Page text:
Hemodynamic and metabolic response after abrupt uithdrawal of long-term propranolol.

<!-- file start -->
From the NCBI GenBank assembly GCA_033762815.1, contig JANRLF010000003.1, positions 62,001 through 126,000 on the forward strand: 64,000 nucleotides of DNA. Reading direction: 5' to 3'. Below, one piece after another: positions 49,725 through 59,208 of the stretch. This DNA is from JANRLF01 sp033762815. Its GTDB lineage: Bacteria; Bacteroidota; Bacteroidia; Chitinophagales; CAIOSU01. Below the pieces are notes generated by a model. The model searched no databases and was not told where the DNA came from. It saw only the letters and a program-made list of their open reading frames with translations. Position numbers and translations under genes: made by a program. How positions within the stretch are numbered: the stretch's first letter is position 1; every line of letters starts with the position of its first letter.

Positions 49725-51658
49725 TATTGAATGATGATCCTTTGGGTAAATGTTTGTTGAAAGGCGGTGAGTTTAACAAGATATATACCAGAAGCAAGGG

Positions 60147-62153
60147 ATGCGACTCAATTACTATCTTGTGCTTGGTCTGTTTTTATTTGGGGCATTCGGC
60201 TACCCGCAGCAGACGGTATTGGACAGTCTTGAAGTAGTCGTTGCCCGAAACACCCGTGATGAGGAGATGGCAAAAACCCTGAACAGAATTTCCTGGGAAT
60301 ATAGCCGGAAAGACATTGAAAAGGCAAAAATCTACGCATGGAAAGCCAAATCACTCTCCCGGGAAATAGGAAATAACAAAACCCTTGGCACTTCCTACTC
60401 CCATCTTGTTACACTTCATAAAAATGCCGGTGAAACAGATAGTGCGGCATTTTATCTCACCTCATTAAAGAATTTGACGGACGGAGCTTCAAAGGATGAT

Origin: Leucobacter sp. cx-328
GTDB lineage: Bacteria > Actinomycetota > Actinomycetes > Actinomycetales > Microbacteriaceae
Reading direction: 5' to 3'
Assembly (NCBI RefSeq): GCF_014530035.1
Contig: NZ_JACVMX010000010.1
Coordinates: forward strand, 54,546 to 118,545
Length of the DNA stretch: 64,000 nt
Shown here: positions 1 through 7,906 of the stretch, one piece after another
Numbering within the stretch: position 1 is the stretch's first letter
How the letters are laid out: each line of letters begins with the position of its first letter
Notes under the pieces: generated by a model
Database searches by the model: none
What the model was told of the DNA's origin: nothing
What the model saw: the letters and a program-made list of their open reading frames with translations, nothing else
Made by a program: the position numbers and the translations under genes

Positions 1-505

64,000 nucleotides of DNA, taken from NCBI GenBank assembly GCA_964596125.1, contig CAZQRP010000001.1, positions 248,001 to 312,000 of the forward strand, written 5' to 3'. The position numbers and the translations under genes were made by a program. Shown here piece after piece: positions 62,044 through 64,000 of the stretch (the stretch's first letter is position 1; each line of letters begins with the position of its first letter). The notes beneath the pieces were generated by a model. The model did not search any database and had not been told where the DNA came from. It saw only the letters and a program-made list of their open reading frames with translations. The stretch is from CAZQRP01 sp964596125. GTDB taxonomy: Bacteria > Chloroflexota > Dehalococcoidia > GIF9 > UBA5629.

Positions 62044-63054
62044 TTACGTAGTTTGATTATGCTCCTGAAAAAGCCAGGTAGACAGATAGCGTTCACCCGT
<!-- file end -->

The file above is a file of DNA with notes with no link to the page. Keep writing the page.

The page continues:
Because the mechanism of adverse reactions to abrupt withdrawal of propranolol in patients with coronary disease is an enigma, we studied the effect of cessation of propranolol on beta receptor reactivity to catecholamine stimulation. Heart rate and maximum rate of rise of left ventricular pressur (dP/dt max) during isoproterenol infusions and plasma free fatty acids (FFAs) after epinephrine infusions were measured in six conscious dogs before, during and after four weeks of oral propranolol (40 mg p.o. q8h). Rises in heart rate, dP/dt max and FFAs were blocked during propanolol administration. Twenty-four hours after withdrawal from propranolol, heart rate and dP/dt max responses remained significantly attenuated, although FFA responses were at premedication levels. The 72-hour, 96-hour and one week postmedication responses did not differ from premedication values. Thus, partial beta blockade of the heart was still present at 24 hours and no evidence of heightened beta receptor sensitivity was detected on repeated study one week after withdrawal from a long-term, high dose propranolol regimen.
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